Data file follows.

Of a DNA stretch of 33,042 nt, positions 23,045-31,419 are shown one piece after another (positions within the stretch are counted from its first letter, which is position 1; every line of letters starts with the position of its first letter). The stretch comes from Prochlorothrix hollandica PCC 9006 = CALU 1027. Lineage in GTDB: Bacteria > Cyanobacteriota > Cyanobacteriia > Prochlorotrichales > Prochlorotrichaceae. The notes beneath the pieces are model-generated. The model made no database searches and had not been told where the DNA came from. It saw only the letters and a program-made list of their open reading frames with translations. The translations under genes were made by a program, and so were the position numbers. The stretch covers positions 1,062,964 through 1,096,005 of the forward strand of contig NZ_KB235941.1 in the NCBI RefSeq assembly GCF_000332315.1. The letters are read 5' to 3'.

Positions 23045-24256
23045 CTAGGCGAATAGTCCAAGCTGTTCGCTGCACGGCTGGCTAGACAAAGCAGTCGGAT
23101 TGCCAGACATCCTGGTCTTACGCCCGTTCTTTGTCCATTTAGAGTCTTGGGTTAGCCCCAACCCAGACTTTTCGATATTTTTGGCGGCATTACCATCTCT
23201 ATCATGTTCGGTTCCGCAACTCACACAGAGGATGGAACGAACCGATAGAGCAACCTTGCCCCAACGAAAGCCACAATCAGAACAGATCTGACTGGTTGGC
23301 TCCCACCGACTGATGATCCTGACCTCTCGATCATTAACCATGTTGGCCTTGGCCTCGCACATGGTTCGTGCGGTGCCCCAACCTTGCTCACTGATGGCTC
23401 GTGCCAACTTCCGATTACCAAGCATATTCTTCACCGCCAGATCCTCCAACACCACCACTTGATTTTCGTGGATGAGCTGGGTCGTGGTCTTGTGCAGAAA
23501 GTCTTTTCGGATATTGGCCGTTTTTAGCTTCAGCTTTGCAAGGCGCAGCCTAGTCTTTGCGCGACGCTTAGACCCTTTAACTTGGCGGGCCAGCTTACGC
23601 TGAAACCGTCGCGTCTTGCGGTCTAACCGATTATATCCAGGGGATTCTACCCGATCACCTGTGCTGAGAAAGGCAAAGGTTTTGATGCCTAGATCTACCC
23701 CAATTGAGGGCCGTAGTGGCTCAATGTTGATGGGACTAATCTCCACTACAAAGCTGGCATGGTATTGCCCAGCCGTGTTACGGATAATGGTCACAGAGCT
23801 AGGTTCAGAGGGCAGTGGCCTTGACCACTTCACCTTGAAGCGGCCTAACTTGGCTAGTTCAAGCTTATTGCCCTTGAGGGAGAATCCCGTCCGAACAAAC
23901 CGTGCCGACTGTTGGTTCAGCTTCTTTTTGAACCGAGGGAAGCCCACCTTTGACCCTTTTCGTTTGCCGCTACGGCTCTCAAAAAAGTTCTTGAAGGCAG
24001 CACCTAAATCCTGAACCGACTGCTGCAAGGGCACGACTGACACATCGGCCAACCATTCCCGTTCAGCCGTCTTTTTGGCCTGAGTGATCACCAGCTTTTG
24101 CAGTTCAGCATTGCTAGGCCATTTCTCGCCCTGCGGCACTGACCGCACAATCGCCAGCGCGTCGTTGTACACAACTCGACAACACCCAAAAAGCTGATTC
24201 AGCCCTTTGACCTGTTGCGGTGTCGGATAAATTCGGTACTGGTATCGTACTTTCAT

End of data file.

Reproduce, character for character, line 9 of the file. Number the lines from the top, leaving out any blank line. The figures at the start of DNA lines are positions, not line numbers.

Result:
23601 TGAAACCGTCGCGTCTTGCGGTCTAACCGATTATATCCAGGGGATTCTACCCGATCACCTGTGCTGAGAAAGGCAAAGGTTTTGATGCCTAGATCTACCC